The Global Value of Mangroves for Risk Reduction

Í. J. Losada, P. Menéndez, A. Espejo, S. Torres, P. Díaz-Simal, S. Abad, M. W. Beck, D. Trespalacios, K. Pfiegner, S. Narayan, P. Mucke, L. Kirch
Posted on: 8/30/2022 -

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CAKE Team

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Abstract

TNC scientists and partners at the Environmental Hydraulics Institute IH Cantabria have produced a ranking of countries that receive the greatest risk reduction benefits from mangroves, relative to their vulnerability. The Global Value of Mangroves for Risk Reduction–available in both a Summary Report and a Technical Report, linked below–uses rigorous hydrodynamic and economic models to value the coastal flood protection services of mangroves globally, and then identifies the places where mangroves provide the most benefits to people and property. This work applies an approach that is commonly used in engineering and insurance sectors, and quantifies protection benefits of mangroves as the amount of flood damages avoided because of the presence of mangroves.

Coastal development and climate change are significantly increasing the risks of flooding, erosion, and extreme weather events for millions of vulnerable people, important infrastructure, and trade. Coastal ecosystems, particularly mangroves, reduce risk by protecting coastlines against erosion, flooding, and sea level rise and by providing ecosystem services that reduce communities’ vulnerability to hazards. Mangroves reduce exposure to coastal hazards by reducing wave heights and retaining sediments, decreasing the impacts of flooding and erosion and protecting coasts during storms. These natural defenses also provide a wide suite of ecosystem services- including food, livelihoods, carbon sequestration and climate regulation, that reduce the vulnerability of coastal communities to disasters and extreme events, thereby increasing coastal resilience. Mangroves can be managed as natural coastal infrastructure to reduce coastal risks. And unlike most built coastal infrastructure, mangroves adapt and keep pace with environmental change, and they are substantially less costly to maintain.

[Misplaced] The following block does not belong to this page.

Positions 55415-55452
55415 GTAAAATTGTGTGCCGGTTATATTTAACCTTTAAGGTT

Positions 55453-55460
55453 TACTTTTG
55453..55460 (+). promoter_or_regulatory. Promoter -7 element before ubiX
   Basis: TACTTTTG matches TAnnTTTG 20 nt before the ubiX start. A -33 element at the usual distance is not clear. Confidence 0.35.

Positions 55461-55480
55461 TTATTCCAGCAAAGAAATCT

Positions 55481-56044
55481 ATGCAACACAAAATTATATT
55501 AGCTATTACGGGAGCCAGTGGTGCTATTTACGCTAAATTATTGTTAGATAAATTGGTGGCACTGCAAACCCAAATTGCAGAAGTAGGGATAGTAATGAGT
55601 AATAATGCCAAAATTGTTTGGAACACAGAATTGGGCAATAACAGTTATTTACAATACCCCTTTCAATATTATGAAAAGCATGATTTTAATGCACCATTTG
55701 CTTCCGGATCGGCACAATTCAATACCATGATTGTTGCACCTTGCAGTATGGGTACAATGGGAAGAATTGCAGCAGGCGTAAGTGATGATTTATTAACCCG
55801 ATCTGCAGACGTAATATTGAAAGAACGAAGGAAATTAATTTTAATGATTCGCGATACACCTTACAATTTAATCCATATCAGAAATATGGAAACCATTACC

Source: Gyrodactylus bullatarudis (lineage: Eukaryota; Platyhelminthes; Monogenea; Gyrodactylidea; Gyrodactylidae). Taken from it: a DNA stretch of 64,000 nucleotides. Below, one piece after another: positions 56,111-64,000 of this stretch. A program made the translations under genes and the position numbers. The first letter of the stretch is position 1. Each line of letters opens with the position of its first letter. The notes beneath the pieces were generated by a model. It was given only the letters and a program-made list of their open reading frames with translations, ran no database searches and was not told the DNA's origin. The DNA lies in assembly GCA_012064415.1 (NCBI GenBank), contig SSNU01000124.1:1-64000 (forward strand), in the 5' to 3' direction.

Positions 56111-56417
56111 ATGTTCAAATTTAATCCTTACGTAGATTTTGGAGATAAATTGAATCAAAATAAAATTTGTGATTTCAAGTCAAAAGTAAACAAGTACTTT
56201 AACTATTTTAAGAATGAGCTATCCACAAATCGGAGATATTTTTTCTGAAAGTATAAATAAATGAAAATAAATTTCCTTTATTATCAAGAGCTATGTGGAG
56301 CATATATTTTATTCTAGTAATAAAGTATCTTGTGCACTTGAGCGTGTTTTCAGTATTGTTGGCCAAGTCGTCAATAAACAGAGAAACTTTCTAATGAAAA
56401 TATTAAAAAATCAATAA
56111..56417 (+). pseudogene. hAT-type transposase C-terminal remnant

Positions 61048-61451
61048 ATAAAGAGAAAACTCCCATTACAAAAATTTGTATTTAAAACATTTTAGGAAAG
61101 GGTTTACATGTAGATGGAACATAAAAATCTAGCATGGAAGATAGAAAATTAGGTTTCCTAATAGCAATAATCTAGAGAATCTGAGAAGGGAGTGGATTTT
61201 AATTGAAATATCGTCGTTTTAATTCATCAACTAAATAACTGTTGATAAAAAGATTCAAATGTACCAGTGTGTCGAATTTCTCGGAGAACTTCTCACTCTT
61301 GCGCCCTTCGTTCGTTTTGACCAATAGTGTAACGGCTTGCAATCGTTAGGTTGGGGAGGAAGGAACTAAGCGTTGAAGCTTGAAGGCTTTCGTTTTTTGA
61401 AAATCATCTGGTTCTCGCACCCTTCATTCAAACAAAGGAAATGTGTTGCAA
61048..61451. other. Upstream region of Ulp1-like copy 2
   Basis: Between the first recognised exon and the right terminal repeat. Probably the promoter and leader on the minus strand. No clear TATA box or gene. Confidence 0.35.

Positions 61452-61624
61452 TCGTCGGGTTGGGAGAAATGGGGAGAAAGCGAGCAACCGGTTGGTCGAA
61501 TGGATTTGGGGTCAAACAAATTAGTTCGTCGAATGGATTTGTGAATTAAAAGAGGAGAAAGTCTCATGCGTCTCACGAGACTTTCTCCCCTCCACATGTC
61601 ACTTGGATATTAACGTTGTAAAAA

But mangroves are being lost at an alarming rate, in part because we have not adequately valued these natural defenses. Conventional approaches to measuring wealth focus only on built capital; many critical goods and services, such as flood protection, which rely on keeping ecosystems intact, are rarely valued. This lack of consideration encourages short-term over-exploitation and degradation. Better valuations of the protection services of coastal habitats can ensure that these services are accounted for in policy and management decisions, halting the loss of our natural capital and ensuring the provision of critical ecosystem services.

This report uses rigorous hydrodynamic and economic models to value the coastal flood protection services of mangroves globally, and identifies the places where mangroves provide the greatest risk reduction benefits to people and property. This work applies the Expected Damage Function approach, commonly used in engineering and insurance sectors and recommended for the assessment of coastal protection services from habitats, where the protection benefits provided by mangroves are assessed as the flood damages avoided by keeping mangroves in place. This work combines findings on flood exposure reduction from mangroves with vulnerability scores from the WorldRiskReport and Index to produce a ranking of countries that receive the greatest risk reduction benefits from mangroves relative to their vulnerability. The results are presented in terms of the number of people and the value of property flooded with and without mangroves.

These results demonstrate that mangrove conservation and restoration can be an important part of the solution for reducing the risks of coastal communities. This valuation can inform strategies for adaptation, disaster risk reduction, and environmental management, and can help identify sustainable and cost-efective approaches for risk reduction.

Key Findings:

  • Mangroves reduce annual flooding to more than 18 million people.
  • Without mangroves 39% more people would be flooded annually, and flood damages would increase by more than 16% and US $82 billion annually.
  • Vietnam, India, Bangladesh, China, and the Philippines receive the greatest benefits from mangroves in terms of avoided flooding of people.
  • China, USA, India, Mexico and Vietnam receive the greatest benefits in annual avoided flood damages to property.
  • The countries that receive the greatest overall risk reduction benefits from mangroves are Guinea, Mozambique, Guinea-Bissau, Sierra Leone and Madagascar.

Citation

Losada, I. J., P. Menéndez, A. Espejo, S. Torres, P. Díaz-Simal, S. Abad, M. W. Beck , S. Narayan, D. Trespalacios, K. Pfiegner, P. Mucke, L. Kirch. (2018). The global value of mangroves for risk reduction. Technical Report. The Nature Conservancy, Berlin. doi: 10.7291/V9DV1H2S.

Organization(s)

Environmental Hydraulics Institute IH Cantabria, Bündnis Entwicklung Hilft

Organization(s)

The Nature Conservancy is the leading conservation organization working around the world to protect ecologically important lands and waters for nature and people.

UC Santa Cruz opened in 1965 and grew considerably offering more than 60 majors by divisional deans of humanities, physical and biological sciences, social science, and arts. The Institute of Marine Sciences serves as an organized research unit of the University of California and has the responsibility to encourage, develop, and support marine science research and education.